Hyundai i30 N hot hatch to cost from £25K

Car Manufacturer News

The Hyundai i30 N, the brand’s first outright performance model, will go on sale in January with prices starting from £24,995.

The petrol-engined hot hatch is the first car to be released under the N performance sub-brand that Hyundai intends to expand into other models. We are told the N stands for both Namyang – Hyundai Motor’s global R&D Centre in Korea where the car was created – and for the Nürburgring circuit in Germany, home to Hyundai Motor’s European Test Centre where the i30 N was developed.

Two versions of the car will be available, the i30 N and i30 N Performance, both using the same 2.0-litre turbo petrol engine. The stock model will produce 250hp, the i30 N Performance an extra 25hp. Torque figures are 353Nm across both cars, with an overboost feature that can add an extra 25Nm, resulting in a 6.4 second 0-62mph time for the i30 N, three tenths quicker for the Performance model.

Performance modifications

Added to the i30 standard equipment list are performance upgrades, including 18-inch alloy wheels with Michelin Pilot Super Sport tyres, electronically controlled Suspension, 17-inch ventilated front brake discs with 16in rear versions. A Torque Vectoring System and steering wheel mounted Drive Mode Buttons allow the driver to customise engine and suspension settings.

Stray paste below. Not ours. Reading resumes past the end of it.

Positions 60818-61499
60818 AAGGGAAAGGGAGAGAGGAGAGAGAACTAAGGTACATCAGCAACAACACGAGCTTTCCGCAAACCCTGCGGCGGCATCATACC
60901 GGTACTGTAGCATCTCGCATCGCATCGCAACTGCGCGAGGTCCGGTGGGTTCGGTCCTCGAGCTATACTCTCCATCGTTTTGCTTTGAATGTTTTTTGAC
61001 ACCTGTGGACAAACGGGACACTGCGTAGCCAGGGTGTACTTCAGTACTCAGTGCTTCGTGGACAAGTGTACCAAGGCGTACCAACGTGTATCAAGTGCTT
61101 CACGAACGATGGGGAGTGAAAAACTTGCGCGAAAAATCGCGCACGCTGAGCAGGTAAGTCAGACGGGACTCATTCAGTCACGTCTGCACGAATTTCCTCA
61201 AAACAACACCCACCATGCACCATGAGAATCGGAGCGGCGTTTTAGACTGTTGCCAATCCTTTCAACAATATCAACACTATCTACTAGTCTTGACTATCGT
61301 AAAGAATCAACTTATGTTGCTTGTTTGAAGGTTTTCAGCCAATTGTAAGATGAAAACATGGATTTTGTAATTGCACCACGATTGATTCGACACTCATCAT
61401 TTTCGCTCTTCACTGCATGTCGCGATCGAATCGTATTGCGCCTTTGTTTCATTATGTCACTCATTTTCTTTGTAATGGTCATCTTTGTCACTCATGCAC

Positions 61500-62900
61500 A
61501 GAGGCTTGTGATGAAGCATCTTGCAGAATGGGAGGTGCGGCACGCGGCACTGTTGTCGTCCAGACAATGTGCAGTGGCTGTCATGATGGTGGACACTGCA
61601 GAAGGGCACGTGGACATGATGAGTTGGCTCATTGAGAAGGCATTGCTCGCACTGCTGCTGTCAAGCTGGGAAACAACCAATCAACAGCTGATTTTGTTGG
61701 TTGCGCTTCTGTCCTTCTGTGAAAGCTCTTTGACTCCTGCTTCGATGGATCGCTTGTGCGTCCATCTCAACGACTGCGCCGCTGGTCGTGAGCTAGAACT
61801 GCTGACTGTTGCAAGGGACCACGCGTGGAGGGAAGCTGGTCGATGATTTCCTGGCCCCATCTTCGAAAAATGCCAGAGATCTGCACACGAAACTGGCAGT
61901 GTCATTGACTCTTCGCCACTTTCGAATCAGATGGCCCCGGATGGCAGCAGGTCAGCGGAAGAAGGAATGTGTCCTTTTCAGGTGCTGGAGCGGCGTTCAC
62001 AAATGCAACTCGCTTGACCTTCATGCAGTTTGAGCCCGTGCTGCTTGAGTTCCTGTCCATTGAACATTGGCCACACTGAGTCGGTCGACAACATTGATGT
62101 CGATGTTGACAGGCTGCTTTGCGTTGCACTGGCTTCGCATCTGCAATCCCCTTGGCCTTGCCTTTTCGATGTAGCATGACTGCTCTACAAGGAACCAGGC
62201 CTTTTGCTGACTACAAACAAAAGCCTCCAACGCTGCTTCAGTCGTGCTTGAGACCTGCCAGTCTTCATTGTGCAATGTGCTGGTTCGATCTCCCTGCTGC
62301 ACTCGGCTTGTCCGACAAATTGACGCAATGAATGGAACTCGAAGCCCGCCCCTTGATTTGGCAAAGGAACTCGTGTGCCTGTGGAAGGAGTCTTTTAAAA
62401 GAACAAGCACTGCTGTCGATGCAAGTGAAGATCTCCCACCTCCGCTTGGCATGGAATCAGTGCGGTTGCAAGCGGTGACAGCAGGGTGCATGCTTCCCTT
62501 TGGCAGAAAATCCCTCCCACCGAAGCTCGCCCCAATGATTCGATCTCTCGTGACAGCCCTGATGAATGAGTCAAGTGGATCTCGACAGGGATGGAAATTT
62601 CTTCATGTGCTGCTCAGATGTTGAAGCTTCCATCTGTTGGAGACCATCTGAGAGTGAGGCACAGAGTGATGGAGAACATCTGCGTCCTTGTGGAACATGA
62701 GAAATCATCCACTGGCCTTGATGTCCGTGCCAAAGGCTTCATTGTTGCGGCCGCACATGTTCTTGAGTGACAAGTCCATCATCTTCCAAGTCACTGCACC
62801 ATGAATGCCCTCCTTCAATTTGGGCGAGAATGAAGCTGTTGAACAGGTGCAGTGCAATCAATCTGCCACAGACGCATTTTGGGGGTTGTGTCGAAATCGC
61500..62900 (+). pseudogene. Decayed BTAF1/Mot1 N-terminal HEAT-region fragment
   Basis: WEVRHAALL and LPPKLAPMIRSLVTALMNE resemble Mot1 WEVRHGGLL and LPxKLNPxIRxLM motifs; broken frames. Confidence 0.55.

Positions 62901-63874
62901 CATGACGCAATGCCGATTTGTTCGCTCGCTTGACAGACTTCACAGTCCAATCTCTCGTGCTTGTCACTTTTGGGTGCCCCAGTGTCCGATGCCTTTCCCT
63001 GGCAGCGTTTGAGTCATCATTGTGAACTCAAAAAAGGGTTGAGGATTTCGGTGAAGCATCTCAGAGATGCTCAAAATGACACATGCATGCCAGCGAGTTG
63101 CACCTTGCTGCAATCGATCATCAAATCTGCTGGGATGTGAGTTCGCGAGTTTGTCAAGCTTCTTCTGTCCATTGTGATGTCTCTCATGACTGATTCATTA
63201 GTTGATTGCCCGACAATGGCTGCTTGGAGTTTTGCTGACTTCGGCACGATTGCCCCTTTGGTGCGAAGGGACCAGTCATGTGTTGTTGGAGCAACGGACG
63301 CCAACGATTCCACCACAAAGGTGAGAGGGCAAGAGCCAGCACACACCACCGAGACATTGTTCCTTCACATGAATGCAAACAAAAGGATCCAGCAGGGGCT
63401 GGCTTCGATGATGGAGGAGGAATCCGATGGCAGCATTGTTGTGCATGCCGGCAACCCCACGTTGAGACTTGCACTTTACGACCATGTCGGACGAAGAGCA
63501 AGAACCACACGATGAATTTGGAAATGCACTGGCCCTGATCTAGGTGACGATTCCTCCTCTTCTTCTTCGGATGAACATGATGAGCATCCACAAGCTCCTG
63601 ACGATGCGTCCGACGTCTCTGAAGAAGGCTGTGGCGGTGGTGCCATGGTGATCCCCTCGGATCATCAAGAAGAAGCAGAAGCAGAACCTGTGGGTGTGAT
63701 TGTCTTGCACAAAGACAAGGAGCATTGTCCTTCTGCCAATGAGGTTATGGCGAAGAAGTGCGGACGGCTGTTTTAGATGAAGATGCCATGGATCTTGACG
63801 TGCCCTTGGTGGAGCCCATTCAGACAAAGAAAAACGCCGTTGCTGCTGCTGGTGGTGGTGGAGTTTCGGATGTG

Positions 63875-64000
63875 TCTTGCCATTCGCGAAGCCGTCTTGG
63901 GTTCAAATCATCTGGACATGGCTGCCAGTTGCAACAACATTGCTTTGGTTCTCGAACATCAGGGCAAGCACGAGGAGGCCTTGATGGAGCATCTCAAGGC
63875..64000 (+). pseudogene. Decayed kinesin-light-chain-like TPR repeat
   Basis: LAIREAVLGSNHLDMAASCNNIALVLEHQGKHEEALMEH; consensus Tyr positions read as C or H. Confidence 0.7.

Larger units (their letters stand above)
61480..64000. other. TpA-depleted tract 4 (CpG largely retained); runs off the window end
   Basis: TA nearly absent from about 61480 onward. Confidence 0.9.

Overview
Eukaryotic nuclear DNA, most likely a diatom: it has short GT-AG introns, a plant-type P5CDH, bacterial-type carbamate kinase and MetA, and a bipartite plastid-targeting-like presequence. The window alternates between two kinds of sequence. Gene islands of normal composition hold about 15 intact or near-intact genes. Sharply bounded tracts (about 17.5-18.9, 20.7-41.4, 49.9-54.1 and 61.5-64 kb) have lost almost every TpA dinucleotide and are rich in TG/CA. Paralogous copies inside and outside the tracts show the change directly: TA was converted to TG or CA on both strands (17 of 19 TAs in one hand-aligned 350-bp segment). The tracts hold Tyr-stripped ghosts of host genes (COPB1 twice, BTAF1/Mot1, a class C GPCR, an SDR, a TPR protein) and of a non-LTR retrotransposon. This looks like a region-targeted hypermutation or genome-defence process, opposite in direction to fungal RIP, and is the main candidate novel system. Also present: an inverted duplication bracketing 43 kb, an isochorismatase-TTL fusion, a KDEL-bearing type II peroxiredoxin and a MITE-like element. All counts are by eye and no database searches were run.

The Performance version carries a £3,000 higher price tag. The alloy wheels grow to 19 inches with bespoke compound Pirelli P-Zero tyres, an electronic Limited Slip Differential is added and the brakes increased by an inch in diameter all round. An Active Variable Exhaust system adds a bespoke sound while inside the front seats are electric and upholstered in leather and suede.

Further modifications over stock i30 models include body stiffening – the front suspension strut rings are reinforced, the front subframe reinforced, a central tunnel support bracket added along with a rear stiffness bar across the rear wheel arches. Both cars include Launch Control to make the most of acceleration from a standing start, a Rev Match Function for more effective gear changes, and ‘Brake Control knock back pre-fill’ – this helps keep the braking response at a peak after high-load cornering.

Andrew Charman
Andrew is the News and Road Test Editor for The Car Expert. He is a member of the Guild of Motoring Writers, and has been testing and writing about new cars for more than 20 years. Today he is well known to senior personnel at the major car manufacturers and attends many new model launches each year.

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